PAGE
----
The Kitchen

GUESTS: Marsha

    [AB is reading the fictitious book, "Big Book of Phobias"] Greetings, Americans. Did you know that of the hundreds of officially recognized phobias, dozens concern food and or cooking? Admittedly, most of these phobias such as consecotaleophobia [fear of chopsticks] or lechanophobia [fear of vegetables] and alliumphobia [fear of garlic] are rather far fetched. There is one with which I can sympathize, diemeleagrisphobia [fictional], fear of the day of turkey. Those who suffer diemeleagrisphobia are terrified of Thanksgiving, specifically the Thanksgiving meal, the mere thought of which propels the sufferer into a sickening, vertiginous swoon. How do I know? [pulls out a necklace] Because I am a diemeleagrisphobic.


    Years of Thanksgiving therapy have helped me to realize that what I'm really afraid of isn't what lurks behind this [refrigerator] door, it's what lurks behind this [dining room] door.

MARSHA: [bursts in] I, I'm trying to finish the place cards. Now, do you think I should glue on the adorable harvest scarecrow, or, or, or, ... yes ... turkey feathers?
AB: [perturbed and deadpan] Gee, Sis. I don't know. Why not both?
M: [very pleased] We have so got that psychic-sibling thing working. [exits]

    "Psycho"-sibling is more like it. Alas, it 'tis the family I fear. It's all the stress that comes from trying to make all of those people happy at the Thanksgiving table. It's enough to crack the toughest egg. [calming down] But you know what? It doesn't have to be that way. And this year, it's not.
    [sits down at table with the items he will prepare this episode] Behold, a sumptuous turkey, luscious giblet gravy, a root-vegetable panzanella—that's Italian for salad with bread—dreamy, light, whipped potatoes. And for dessert, pecan pie. A darn fine feast which you could easily augment with Good Eats Award Winning green bean casserole [Bean Stalker episode], or our cranberry sauce [Cran Opening episode] delivered to the scene, perhaps, by a caring guest or family member. You could even make room for yet another congealed salad, but that's another show*.
    Now, what if I told you that this basic meal could be yours if you just follow our simple master plan. And that, come turkey day, the bulk of the meal could be executed in around four hours with minimal fuss, minimal headache, minimal drama, hmm? Just give us one short hour of your viewing time and we will turn your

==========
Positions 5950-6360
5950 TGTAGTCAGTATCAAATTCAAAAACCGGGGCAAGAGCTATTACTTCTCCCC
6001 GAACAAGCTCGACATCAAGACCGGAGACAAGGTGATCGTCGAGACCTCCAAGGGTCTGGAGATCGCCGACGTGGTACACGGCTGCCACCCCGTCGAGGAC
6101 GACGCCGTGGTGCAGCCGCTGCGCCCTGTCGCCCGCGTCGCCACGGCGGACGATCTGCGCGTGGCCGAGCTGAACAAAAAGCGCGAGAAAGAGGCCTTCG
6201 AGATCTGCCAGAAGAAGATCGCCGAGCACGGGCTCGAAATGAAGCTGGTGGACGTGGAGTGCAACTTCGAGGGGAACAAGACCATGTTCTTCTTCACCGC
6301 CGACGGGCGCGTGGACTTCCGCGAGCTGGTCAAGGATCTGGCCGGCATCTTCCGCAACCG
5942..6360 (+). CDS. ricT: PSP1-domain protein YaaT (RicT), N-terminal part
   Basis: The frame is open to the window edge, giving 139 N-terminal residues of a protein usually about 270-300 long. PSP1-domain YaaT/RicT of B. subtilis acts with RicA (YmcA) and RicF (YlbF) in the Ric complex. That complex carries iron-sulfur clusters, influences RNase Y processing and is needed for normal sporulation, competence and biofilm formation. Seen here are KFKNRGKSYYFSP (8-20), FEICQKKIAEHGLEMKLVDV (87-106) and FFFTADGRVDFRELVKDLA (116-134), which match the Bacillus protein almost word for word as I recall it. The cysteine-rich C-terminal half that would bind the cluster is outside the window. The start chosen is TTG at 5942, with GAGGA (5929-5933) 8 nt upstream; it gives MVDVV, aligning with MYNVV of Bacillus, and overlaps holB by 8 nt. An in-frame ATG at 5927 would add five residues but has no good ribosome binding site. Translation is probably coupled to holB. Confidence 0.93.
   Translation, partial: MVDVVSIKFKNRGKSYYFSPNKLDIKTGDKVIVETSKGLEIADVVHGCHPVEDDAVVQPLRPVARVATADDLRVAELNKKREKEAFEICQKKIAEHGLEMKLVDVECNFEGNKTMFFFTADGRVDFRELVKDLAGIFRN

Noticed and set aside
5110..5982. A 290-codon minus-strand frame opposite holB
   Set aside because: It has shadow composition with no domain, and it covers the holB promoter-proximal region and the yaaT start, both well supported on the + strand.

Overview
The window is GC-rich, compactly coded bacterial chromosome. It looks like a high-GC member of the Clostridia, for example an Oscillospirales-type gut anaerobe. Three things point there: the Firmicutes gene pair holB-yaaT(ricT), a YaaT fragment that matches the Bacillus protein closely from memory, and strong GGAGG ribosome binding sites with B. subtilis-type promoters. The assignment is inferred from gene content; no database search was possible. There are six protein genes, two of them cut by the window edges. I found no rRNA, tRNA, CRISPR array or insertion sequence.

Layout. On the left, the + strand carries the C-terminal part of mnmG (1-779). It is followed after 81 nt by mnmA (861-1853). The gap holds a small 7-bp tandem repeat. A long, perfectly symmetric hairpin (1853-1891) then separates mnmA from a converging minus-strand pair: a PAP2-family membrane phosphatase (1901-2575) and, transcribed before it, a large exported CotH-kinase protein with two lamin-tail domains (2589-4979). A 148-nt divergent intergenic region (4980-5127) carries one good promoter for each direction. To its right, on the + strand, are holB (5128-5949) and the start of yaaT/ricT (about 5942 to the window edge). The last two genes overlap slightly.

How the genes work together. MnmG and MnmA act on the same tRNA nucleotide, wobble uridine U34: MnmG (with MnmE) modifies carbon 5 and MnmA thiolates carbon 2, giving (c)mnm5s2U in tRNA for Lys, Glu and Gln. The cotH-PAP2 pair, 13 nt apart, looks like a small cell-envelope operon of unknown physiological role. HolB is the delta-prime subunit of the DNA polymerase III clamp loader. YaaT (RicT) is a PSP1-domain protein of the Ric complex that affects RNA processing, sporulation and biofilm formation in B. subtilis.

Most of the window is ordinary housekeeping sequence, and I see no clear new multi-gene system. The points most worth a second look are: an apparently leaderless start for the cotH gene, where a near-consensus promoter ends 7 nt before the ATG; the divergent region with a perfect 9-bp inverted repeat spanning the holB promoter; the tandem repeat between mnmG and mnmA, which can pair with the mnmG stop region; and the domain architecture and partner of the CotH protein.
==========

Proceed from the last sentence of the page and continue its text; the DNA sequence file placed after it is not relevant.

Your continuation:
diemeleagrisphobia into ...

[Good Eats theme]

The Kitchen


    Behold, our Turkey Day countdown clock, which is set for four days. But before we can set that into motion, we need to secure the star of the show. I speak, of course, of a turkey. And luckily, I have an inside source for this sort of thing.

Country Road Intersection

GUEST: Chuck

[AB is standing on the corner, looking around, looks at his watch]
[Chuck pulls up in his Turkey-Mobile, now upgraded to Chuck's Cluck Truck, see Romancing the Bird, Scene 10]

    Remember my neighbor, Chuck, who had this crazy idea about turkey truck back in the late 90's? Well, it turns out it wasn't so crazy after all.

CHUCK: The turkey market has changed in recent years and consumers have a lot more choices than it used to have. Our entry-level turkey, Chuck's Original, a Broad Breasted White, bred to grow fast and develop big ... you know.

Broad Breasted White

AB: Yeah, I know. But you know, the way I see it, the standard issue factory-grown, broad-breasted is really just kind of like a big chicken, only with less flavor.
C: A more discriminating buyer might wish to sample a heritage variety.
AB: Ah, heritage...

... direct decedents of the indigenous turkeys of North and Central America.

C: Eight varieties are recognized by Chuck's, including the Burbon Red, Bronze, Royal Palm, Black, Narrangansett, Slate, White Holland, and Beltsville Small White. And we've got them all deep-chilled, never frozen.

Burbon Red


Royal Palm




White Holland

Beltsville Small White

    The typical heritage turkey has a lower meat-to-carcass ratio than a traditional farm raised bird and they tend to be a little on the gamey side.

C: Stronger flavor, yes, but in a good way. It takes seven or eight months to reach market weight. And they just spend that time wandering around and eating bugs and stuff. So they develop more flavor.
AB: Space plus time equals money.